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New answers to questions abut vaccines

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When purchasing a car, we do the research. Check the statistics: mileage for gas purposes, comfort, reliability, crash tests etc. When buying fish, we look for a busy market which has a great turnover and demonstrates clean and fresh cuts of the “fish of the day”. We even check out our child’s teacher rating, every September.

Why then, is medical research repeatedly trashed? Why are we failing to see the forest through the trees and denying our children the very vaccines that save lives.

There is something about data that makes a difference for this writer and mother of an autistic child. I need facts. I need hard numbers.

Perhaps our time has come. The Vaccination Effect: 100 Million Cases of Contagious Disease Prevented reported by Steve Lohr in the NY Times gives insight into the new statistics availability. Preventable deaths are the panacea for this study. While our concern is about the downside, and I certainly have concerns about experimental treatment, I also have great worry about diseases like polio, re-entering our world.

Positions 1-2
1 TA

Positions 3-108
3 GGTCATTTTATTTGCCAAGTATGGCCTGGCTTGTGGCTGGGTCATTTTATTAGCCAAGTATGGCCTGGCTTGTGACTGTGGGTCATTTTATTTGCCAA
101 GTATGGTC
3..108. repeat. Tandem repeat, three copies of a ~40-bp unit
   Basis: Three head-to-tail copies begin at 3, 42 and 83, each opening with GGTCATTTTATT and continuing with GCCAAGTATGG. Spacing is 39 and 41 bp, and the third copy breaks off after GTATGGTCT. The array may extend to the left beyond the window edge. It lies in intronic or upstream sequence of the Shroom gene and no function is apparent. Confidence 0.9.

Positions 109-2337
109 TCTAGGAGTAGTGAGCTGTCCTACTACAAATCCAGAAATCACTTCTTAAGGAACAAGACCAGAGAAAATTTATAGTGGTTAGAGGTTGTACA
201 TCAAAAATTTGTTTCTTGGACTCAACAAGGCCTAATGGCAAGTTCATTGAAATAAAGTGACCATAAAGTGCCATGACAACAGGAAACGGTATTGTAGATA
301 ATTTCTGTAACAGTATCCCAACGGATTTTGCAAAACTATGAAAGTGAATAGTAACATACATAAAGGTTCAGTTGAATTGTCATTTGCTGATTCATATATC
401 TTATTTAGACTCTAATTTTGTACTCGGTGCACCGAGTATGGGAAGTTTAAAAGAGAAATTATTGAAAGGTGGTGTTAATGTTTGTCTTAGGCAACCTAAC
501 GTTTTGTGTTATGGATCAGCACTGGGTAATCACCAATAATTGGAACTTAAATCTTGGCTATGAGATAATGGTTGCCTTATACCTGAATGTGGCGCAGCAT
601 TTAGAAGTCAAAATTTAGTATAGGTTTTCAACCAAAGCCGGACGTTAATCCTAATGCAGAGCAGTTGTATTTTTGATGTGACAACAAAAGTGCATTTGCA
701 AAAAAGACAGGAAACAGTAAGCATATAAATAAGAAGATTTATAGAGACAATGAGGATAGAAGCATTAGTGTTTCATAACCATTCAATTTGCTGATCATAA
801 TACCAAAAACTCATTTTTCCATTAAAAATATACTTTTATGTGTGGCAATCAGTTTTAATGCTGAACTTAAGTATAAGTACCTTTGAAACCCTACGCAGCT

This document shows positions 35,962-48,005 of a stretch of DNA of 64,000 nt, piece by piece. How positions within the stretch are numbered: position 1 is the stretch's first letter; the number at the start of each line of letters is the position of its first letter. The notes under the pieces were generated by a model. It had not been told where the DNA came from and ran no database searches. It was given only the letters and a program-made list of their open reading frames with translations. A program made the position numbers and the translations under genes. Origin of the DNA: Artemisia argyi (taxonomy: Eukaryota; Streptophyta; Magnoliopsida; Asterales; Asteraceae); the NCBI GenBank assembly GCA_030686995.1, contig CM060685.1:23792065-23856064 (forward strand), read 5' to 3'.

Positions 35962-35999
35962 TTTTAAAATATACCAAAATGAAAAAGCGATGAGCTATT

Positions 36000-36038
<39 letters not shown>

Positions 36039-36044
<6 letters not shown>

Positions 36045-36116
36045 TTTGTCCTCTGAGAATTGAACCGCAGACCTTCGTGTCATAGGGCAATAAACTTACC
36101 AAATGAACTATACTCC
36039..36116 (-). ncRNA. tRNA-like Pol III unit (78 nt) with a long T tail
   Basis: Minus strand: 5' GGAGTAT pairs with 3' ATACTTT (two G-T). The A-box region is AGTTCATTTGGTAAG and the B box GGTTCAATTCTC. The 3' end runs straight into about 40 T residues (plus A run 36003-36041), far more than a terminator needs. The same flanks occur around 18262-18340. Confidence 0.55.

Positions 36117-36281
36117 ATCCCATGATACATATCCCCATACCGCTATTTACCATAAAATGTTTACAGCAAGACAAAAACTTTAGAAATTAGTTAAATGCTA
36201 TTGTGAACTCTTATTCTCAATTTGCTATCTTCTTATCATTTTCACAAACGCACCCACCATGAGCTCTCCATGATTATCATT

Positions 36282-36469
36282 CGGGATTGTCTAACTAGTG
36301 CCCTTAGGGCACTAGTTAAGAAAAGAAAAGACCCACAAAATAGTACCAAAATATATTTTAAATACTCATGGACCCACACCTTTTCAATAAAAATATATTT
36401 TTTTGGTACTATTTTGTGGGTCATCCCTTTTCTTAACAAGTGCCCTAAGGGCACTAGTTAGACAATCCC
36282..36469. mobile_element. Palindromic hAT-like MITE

The Times reports: The research, led by scientists at the University of Pittsburgh’s graduate school of public health, analyzed public health reports going back to the 19th century. The reports covered 56 diseases, but the article in the journal focused on seven: polio, measles, rubella, mumps, hepatitis A, diphtheria and pertussis, or whooping cough.

Researchers analyzed disease reports before and after the times when vaccines became commercially available. Put simply, the estimates for prevented cases came from the falloff in disease reports after vaccines were licensed and widely available. The researchers projected the number of cases that would have occurred had the pre-vaccination patterns continued as the nation’s population increased.

When I was a child I saw The Five Pennies, a movie starring Danny Kaye. He was a musician who had a daughter who contracted polio. The girl was placed in an iron lung and hot wet wool blankets were placed on her extremities. How that image seared into my brain. This was polio to me. And now we may be seeing new cases.

This is not about autism. We need to find answers without skewering progress.

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